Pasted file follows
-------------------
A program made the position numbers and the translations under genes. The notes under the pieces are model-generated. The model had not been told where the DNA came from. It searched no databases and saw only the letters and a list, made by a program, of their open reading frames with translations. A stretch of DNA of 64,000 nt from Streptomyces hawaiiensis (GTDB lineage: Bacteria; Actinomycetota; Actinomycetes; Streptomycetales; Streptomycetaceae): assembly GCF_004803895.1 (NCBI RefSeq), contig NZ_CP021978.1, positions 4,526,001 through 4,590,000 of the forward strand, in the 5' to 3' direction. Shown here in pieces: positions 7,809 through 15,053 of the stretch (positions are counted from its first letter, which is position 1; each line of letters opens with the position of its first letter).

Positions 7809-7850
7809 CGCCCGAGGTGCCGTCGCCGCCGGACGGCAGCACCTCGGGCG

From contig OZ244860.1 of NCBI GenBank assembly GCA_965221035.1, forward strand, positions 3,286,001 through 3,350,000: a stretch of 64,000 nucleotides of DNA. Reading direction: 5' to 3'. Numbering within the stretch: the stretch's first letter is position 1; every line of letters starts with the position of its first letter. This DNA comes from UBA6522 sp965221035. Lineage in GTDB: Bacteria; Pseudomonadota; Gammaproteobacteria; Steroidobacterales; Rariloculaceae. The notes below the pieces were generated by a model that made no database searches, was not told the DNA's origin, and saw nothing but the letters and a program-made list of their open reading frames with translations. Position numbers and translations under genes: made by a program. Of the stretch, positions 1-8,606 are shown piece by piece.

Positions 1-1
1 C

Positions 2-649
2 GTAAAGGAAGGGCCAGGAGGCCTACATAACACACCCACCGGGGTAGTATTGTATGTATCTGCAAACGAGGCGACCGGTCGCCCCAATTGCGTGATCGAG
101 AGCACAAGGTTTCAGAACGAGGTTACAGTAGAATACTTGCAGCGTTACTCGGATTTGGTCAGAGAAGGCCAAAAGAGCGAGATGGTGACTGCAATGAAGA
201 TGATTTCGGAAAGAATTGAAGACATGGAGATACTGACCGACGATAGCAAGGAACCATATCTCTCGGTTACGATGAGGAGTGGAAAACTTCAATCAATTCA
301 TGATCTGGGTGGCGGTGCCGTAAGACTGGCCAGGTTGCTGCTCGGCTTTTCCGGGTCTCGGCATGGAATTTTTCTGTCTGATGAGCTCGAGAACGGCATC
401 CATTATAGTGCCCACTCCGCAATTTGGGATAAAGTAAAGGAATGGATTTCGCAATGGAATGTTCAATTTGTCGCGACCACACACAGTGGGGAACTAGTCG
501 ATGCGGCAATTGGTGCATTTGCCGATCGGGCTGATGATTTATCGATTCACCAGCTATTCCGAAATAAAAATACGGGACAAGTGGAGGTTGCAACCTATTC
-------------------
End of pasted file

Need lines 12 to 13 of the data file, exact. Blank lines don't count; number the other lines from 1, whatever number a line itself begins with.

401 CATTATAGTGCCCACTCCGCAATTTGGGATAAAGTAAAGGAATGGATTTCGCAATGGAATGTTCAATTTGTCGCGACCACACACAGTGGGGAACTAGTCG
501 ATGCGGCAATTGGTGCATTTGCCGATCGGGCTGATGATTTATCGATTCACCAGCTATTCCGAAATAAAAATACGGGACAAGTGGAGGTTGCAACCTATTC